Wednesday, January 18, 2012

January Blues

I haven't been blogging much lately despite the fact that I promised my blogging would pick up again once the holidays were over.  I apologize for the (at the time true) statement which turned into a lie.  After taking down the Christmas decorations I found myself in a slump, and I'm still there.  I typically get this way once January hits, but this year it's hit a little harder than usual.

I haven't been posting as I hate writing sad posts, but as this is part of CF that I've had to deal with, I felt the necessity to get it off of my chest.  I warn you now though that if you don't want to read a sad post, please just skip this one and rejoin me for my next post which will (hopefully) be much happier.

Over the past few days, a revelation dawned on me which made me quite blue: according to the "average life expectancy" (currently 38 years) of people with my disease, I now have far more yesterdays than tomorrows.  I obviously hope to far surpass the average life expectancy, but just thinking about this fact made me extremely sad.  There is so much that I still want to do with my life, and I feel like I have been wasting time recently.  I also realize how much I want to be there to see my children have children, and I worry if I will make it there.  None of us have guarantees, and I believe I've stressed that enough, but CF causes you to ponder your own mortality much sooner than you should have to.

I also started thinking about the things I would like to do, if I didn't have CF.  I would love to travel the world, but my medications and requirements to stay healthy make that such a HARD thing to do.  I would love to climb a mountain.  I've always been fascinated with mountains, but I know my lungs couldn't do it.  I would thoroughly enjoy being a nurse, but the germ exposure is too much of a risk.  I would love to learn gymnastics as I've always found the sport to be quite beautiful.  Again, my lungs wouldn't handle it.  Most importantly, I would have at least 3 kids.  I've been quite sad thinking that our first child will probably be our last (at least naturally, although adoption or surrogacy is always an option).  I think that's the crushed dream which I find it the hardest to accept.  Pregnancy can be quite difficult on a CFer, and I don't know that I will risk my health to carry another if I already have one child to take care of.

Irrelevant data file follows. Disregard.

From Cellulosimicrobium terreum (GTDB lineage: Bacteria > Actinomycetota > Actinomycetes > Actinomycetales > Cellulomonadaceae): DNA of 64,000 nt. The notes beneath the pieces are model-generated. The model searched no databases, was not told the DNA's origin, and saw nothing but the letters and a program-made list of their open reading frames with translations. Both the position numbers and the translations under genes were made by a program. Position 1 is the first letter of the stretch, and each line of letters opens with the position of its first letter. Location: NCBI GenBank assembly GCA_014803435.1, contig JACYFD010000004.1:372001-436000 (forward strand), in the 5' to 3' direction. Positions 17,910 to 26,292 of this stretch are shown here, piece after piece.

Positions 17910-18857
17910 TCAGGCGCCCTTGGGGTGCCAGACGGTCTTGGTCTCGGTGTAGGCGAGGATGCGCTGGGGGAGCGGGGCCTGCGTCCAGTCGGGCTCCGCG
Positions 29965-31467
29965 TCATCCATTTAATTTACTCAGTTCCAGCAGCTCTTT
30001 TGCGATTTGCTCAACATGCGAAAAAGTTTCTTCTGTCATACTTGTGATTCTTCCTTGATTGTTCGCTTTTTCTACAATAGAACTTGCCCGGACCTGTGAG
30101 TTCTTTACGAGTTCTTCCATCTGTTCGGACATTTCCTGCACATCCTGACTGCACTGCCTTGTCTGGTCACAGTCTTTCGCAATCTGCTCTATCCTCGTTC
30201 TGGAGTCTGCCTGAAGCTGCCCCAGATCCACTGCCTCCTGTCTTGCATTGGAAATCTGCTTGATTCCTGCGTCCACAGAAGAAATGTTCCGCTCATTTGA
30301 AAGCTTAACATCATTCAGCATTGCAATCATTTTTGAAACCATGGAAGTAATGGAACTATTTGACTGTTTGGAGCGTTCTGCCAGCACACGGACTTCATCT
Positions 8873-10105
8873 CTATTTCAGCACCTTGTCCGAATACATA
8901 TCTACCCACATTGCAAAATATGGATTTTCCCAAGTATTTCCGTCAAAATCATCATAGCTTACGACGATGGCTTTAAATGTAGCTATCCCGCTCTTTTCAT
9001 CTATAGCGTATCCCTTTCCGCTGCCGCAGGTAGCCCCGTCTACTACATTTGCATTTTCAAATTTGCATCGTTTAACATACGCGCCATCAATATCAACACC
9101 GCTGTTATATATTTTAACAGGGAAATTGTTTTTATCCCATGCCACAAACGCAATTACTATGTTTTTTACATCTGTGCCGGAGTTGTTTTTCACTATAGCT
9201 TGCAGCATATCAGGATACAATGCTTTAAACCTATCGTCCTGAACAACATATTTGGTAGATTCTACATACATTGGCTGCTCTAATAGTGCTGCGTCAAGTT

This disease needs a cure, that's for sure.  I want to be here for a very long time, and I want to raise my CHILDREN and see them become good, kind people.

Again, my apologies for writing such a sad post, but I felt it needed to be said.  Hopefully the next post will find me much more chipper and optimistic! 


  1. Oh man, Megan... I could have written this post myself! Mahon and I both come from families of 6 kids and, in a perfect world, we would have 5 or 6 ourselves. And the funny thing is, I know that if CF weren't a factor, I could do it. I'm terrific with kids and have a lot of experience with taking care of a lot of kids at once. I guess that's one of the ironies of life!

    I definitely have these moments too, where I just feel overwhelmed with all that it seems like CF has taken out of my life. I think it's a natural part of the disease, and I applaud you for being honest about your feelings even when they aren't fun. I hope that the "funk" ends soon! I'm going to try to get you a letter this afternoon. :)

  2. I don' think you should ever apologize for the way you feel because your feelings are valid. Honestly, I think every CFer that ever existed can relate to your post. I completely relate in so many points.

    I feel the same way about children. If I didn't have CF I would have 4 and would never ever consider having an only child. I am overjoyed I am having a girl (which is what I secretly always wanted), but had to grieve over the fact that I will never have a son. I too get down about all the things I would do IF it weren't for CF.

    Feel sad, cry, be angry and know that it is okay to feel all emotions in life. Your negative feelings need to be let out so that you can let positive feelings in. If you need to write 30 posts that are sad to get the weight off your chest, DO IT! Do whatever you need to feel better because that is all that really matters.

  3. Ahhh ladies, you are both a blessing to me. I am so grateful for your kind and understanding words. I shared this on my public blog as well, and the responses there were slightly different. I had a few telling me to be more upbeat, and not worry as much. I figured that it's easy for them to say. I love having my fellow cysters who just totally understand.


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